The villa on an extensive plot occupying a slope in Pisárky was designed by architect Ernst Wiesner in 1927 for Alfred Stiassny, an important textile industrialist, and his wife Hermine. The Stiassny family owned many villas and apartment blocks in Brno, yet this respectable residence combining a progressive architectural design and civic tradition certainly ranks among the most prominent.
The terraced mass of the structure consisting of two blocks on an L-shaped ground floor is embedded deep in the sloping garden. The only access from Hroznová Street is through a low gate consisting of the driver's apartment and followed by an alley leading to the central yard delimited by the ground floor with garages, support walls and the mass of the villa. The main entrance to the house is emphasized by a balcony portico and divides the ground plan of the villa into two functionally separated parts: the residential areas are situated in the right wing, whereas the service area occupies the left wing. The core of the residential wing consists of the gallery accessible via a lofty single staircase in the hall, which also provides access to the living rooms and dining room. The first floor housed the Stiassny family's bedrooms, playroom for children and the governess's room.
The service wing of the house adjoins the service, yet no less generous, staircase. It featured, in addition to rooms for domestic staff, the kitchen, ironing room and suitcase storage room. The villa is structurally divided into two tracts carried by ferro-conrete pillars. The closed yard is overlooked by the service facilities; the residential rooms with the adjoining terrace look out on the garden. A more intimate interconnection between the house and the garden was marred by the low ledges as well as adjustments made in the 1980s by architect Kamil Fuchs, who glazed in the originally exterior monumental loggia on the ground floor. Wiesner's purist exterior is incongruous with the historicist interior designed for the Stiassny family by Vienna-based architect Franz Wilfert. The decorative interior design (stuccos, coffered ceilings, marble fireplaces, historicist furniture) as well as its segmentation presumably expressed the owner's tastes; nevertheless, the disparity shifts the overall impression of the villa from functionalism towards classicist tendencies.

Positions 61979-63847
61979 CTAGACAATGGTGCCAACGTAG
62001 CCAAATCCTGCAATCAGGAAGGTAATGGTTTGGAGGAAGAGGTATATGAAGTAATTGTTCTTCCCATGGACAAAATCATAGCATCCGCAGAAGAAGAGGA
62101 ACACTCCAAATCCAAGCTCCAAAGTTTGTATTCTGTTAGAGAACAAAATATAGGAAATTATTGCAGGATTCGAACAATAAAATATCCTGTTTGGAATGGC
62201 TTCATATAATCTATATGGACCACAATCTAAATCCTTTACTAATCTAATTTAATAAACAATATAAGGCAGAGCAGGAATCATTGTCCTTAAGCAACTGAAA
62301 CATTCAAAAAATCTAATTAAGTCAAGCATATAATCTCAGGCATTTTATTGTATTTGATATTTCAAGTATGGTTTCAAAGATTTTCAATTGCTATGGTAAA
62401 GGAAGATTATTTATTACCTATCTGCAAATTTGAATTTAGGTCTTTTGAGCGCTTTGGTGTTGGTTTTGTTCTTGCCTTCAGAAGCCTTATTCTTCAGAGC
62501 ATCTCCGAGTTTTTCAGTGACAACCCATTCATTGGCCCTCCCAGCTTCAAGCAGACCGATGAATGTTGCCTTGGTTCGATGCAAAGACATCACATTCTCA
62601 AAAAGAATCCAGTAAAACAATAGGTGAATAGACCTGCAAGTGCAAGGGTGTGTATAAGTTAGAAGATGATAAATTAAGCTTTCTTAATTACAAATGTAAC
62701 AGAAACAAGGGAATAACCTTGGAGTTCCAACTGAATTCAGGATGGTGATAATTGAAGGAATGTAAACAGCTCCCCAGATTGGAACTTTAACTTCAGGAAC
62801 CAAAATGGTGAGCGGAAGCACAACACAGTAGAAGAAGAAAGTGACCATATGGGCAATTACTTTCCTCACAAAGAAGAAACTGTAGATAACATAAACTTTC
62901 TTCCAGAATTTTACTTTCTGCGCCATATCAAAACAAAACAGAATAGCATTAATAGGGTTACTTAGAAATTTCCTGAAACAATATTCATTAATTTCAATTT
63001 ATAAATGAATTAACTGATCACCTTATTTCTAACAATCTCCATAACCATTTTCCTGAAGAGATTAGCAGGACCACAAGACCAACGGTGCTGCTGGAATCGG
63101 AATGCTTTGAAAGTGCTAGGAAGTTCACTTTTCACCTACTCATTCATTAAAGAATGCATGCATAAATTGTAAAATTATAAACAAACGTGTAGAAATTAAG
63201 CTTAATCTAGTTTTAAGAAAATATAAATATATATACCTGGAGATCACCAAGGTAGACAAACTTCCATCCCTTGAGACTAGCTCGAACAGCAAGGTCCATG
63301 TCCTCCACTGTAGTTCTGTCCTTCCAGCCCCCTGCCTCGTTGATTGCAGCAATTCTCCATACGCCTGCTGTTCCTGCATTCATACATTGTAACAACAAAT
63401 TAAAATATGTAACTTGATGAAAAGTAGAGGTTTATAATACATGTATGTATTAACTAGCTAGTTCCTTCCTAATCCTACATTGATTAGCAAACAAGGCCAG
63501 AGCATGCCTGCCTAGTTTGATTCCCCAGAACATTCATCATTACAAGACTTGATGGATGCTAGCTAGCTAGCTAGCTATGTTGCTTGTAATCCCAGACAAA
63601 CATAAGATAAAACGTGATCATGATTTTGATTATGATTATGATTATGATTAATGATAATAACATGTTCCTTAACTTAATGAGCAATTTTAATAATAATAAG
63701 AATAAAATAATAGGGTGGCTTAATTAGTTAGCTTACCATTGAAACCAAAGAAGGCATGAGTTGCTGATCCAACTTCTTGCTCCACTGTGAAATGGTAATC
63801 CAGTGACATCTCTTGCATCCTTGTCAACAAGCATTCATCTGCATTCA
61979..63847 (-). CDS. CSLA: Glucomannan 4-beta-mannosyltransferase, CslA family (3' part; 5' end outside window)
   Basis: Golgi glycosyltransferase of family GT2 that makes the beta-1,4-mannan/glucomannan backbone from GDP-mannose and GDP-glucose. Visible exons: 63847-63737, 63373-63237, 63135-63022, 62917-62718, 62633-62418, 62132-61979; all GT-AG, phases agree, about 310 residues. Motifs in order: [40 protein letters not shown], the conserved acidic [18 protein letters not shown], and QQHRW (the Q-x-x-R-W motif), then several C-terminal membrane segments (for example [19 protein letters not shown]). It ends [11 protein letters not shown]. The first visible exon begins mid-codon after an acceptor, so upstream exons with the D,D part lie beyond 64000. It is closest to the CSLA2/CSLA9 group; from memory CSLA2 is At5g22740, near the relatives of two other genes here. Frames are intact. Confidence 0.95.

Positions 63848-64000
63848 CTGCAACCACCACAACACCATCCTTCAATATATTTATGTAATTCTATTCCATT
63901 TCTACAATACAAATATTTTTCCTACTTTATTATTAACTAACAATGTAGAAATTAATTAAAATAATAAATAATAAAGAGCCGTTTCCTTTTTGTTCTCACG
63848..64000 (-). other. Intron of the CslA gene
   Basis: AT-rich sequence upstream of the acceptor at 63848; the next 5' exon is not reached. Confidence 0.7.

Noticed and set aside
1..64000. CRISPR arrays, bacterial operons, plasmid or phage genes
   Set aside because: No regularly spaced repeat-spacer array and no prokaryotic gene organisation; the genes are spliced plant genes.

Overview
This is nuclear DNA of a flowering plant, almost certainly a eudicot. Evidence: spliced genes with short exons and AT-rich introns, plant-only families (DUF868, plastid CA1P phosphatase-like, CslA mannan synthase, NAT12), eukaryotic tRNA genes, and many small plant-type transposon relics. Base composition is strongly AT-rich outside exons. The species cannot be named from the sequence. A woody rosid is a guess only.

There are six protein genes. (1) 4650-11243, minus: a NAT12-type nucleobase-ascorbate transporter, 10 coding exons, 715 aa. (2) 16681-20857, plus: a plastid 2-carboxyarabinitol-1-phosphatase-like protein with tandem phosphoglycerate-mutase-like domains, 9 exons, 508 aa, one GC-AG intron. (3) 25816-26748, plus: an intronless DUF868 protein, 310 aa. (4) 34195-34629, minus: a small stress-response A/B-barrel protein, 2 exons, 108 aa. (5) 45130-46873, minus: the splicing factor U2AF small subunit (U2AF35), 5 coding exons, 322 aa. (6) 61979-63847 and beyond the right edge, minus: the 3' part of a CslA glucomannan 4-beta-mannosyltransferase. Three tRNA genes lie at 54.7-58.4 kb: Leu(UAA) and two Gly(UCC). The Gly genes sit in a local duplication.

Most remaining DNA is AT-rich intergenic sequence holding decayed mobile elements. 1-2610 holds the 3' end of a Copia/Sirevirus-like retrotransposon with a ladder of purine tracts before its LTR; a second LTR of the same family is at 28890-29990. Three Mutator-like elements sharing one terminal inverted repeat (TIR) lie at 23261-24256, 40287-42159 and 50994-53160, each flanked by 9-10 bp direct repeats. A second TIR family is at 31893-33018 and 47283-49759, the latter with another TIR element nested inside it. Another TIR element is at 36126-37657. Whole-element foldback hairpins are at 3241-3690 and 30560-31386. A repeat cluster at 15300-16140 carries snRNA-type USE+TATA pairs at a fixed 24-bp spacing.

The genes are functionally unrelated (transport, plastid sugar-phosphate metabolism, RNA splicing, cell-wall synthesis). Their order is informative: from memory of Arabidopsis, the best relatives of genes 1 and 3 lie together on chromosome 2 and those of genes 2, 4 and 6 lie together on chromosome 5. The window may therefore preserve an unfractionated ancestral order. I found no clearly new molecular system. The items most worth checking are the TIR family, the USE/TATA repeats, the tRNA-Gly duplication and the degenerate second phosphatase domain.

The villa was confiscated by the German State Police in 1939 and nationalized after the war. The villa as well as the entire extensive plot was acquired in 1952 by the Regional National Committee, which would use it for ceremonial purposes and as accommodations for state visitors to Brno until 1990s. In that period the "government villa" hosted a number of influential politicians and Communist officials. The interior of the villa underwent some adjustments according to designs by Kamil Fuchs and Adéla Jeřábková in the Normalization period; these involved the addition of luxury marble bathrooms to the individual rooms and cumbersome period furniture in the living rooms. Some rooms were filled with additional original chateau furniture, which only compounded the awkward hypertrophy of the interior furnishings. After 1989 the villa was acquired by the Fair Travel Brno company, which used the villa for business meetings or rented it out for a variety of social events. The villa is currently administered by the National Heritage Institute, which intends to set up a methodology center for the restoration of modern architectural landmarks.
1927 – 1929
doc. akad. arch. Ernst Wiesner
Residential house, villa
Hroznová 82/14, (Pisárky), Brno, Střed
Marie Pujmanové (TROL 38)
Pisárky (BUS 25, 26, 35,37, 52,68)
Pisárky (TRAM 1,2,3,5,6,8,9,10,12)
Petr Pelčák, Ivan Wahla (eds.), Ernst Wiesner 1890-1971, Brno 2005, Lenka Kudělková - Architekt E. Wiesner, p. 8
Jan Sedlák (ed.), Slavné brněnské vily, Praha 2006